Nonsinogenic Headache vs Chronic Rhinosinusitis Differential Diagnosis Based on SNOT-22 Patterns

Clinical Decision Rules Accurately ID Rhinosinusitis
Clinical Decision Rules Accurately ID Rhinosinusitis
Distinct response patterns of the 22-item Sino-Nasal Outcome Test may be used to distinguish nonsinogenic headaches from chronic rhinosinusitis.

Distinct response patterns of the 22-item Sino-Nasal Outcome Test (SNOT-22) may be used to distinguish nonsinogenic headaches from chronic rhinosinusitis, according to a study published in the International Forum of Allergy & Rhinology.

The investigators of this retrospective cohort study sought to examine the usefulness of SNOT-22 and identify score patterns to develop negative predictors of chronic rhinosinusitis in patients diagnosed with nonsinogenic headache.

A total of 724 adults were included in the study, with 560 diagnosed with chronic rhinosinusitis and 164 with nonsinogenic headache. An additional 412 independent patients (324 with chronic rhinosinusitis and 88 with nonsinogenic headache) were recruited to validate the negative predictive values calculated in the discovery population. Nonsinogenic headache was defined as headache accompanied by facial pain and facial pressure in the absence of sinonasal inflammation (using endoscopy and sinus-dedicated computed tomography). 

From the SNOT-22 results in the discovery population, researchers selected potential predictors of chronic rhinosinusitis based on differences between the 2 groups. A receiver operating characteristic curve was used to assess the negative predictive value of SNOT-22 score patterns by generating optimal cutoff points for each potential predictor.

Within the discovery population, some SNOT-22 patterns were significantly higher in patients with nonsinogenic headache vs chronic rhinosinusitis, including domain 3 (ear/facial) and domain 4 (psychological dysfunction); others were significantly lower, including domain 1 (rhinologic) and domain 2 (extranasal rhinologic). Among individual item scores, 2, 4, 5, 6, and 8 were lower in the nonsinogenic headache group than in patients with chronic rhinosinusitis, but items 9, 10, 11, 12, 13, 17, 18, 19, and 20 were higher in the patients with nonsinogenic headache. 

Based on areas under the receiver operating characteristic curve, the best predictors of nonsinogenic headache were the domain 3/ domain 1 ratio, item 12, domain 3, and the (item 12 + item 10)/(item 4 + item 5) ratio. The best negative predictor of chronic rhinosinusitis was a domain 3/domain 1 ratio >0.66, which had high negative predictive values in both the discovery (0.880) and validation (0.889) populations. Differences in total SNOT-22 scores between nonsinogenic headache and CRS were not significant.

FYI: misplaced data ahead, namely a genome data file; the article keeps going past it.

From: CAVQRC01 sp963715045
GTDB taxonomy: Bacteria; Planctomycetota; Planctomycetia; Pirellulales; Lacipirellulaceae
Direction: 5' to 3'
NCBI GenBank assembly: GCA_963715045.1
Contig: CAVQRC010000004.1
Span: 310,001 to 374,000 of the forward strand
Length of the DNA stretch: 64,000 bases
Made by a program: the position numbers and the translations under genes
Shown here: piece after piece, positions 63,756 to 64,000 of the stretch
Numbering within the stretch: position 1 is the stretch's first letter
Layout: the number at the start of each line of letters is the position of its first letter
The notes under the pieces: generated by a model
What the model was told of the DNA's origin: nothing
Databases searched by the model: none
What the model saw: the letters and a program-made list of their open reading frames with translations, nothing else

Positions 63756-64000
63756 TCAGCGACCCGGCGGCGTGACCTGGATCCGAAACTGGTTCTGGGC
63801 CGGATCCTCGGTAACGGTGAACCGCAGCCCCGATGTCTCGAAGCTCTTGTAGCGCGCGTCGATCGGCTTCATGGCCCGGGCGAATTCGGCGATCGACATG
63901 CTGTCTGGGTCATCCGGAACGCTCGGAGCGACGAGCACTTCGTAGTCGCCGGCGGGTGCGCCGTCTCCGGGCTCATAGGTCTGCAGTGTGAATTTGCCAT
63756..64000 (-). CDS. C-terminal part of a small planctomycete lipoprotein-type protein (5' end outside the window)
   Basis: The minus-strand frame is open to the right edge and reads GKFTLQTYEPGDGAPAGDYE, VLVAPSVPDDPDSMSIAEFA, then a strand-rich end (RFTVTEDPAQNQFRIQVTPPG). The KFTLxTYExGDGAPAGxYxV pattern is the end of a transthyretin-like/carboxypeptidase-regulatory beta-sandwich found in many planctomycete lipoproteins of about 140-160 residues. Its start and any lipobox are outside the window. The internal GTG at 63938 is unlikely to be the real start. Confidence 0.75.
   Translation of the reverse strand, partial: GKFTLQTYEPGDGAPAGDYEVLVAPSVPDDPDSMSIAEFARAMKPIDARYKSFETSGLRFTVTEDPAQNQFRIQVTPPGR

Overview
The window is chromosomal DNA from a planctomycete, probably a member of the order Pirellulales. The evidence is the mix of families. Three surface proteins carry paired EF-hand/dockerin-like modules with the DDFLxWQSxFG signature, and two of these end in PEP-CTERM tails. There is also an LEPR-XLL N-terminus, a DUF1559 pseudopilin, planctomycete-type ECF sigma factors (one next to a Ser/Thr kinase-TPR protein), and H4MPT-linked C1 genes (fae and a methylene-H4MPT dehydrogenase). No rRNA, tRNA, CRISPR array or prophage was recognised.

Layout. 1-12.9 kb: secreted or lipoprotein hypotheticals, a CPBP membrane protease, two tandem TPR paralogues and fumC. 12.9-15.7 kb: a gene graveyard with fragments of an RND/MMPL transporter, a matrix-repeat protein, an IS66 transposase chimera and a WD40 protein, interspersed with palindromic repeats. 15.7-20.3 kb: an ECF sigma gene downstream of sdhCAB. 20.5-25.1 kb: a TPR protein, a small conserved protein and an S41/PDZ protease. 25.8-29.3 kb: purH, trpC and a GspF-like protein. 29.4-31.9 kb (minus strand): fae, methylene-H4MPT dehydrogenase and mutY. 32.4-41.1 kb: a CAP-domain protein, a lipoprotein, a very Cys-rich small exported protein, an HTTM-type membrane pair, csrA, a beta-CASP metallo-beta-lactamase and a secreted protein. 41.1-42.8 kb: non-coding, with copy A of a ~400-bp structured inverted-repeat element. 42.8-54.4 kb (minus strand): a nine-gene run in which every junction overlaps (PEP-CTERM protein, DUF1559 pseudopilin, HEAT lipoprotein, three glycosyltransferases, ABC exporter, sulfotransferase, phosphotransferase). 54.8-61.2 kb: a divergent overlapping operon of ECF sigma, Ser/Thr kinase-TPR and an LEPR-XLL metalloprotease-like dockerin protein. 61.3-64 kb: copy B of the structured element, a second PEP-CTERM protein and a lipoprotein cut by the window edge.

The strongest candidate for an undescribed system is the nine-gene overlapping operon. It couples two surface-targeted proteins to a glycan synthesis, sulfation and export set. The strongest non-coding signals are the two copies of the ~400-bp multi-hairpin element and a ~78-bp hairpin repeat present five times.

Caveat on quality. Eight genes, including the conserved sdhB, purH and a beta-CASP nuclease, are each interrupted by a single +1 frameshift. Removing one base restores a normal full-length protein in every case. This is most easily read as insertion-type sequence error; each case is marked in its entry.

Limitations to the study include the retrospective design and the lack of a formal diagnosis of nonsinogenic headache by a neurologist. Furthermore, the researchers did not analyze long-term patient data, and it is possible that a proportion of nonsinogenic headache patients may have developed chronic rhinosinusitis during follow-up.

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”Our study showed that patients with nonsinogenic headache have distinct SNOT-22 score patterns as compared [with] patients with [chronic rhinosinusitis],” concluded the study authors. “A domain 3 (Ear/facial)/domain 1 (Rhinologic) score ratio greater than 0.66 is capable of ruling out the presence of [chronic rhinosinusitis] in nearly 9 of 10 patients in an aggregate population of over 1600 patients. These findings suggest this ratio may be used as a rapid and noninvasive method to counsel patients and help guide rational diagnostic and therapeutic algorithms.”

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Wu D, Gray ST, Holbrook EH, BuSaba NY, Bleier BS. SNOT-22 score patterns strongly negatively predict chronic rhinosinusitis in patients with headache [published online October 3, 2018]. Int Forum Allergy Rhinol. doi:10.1002/alr.22216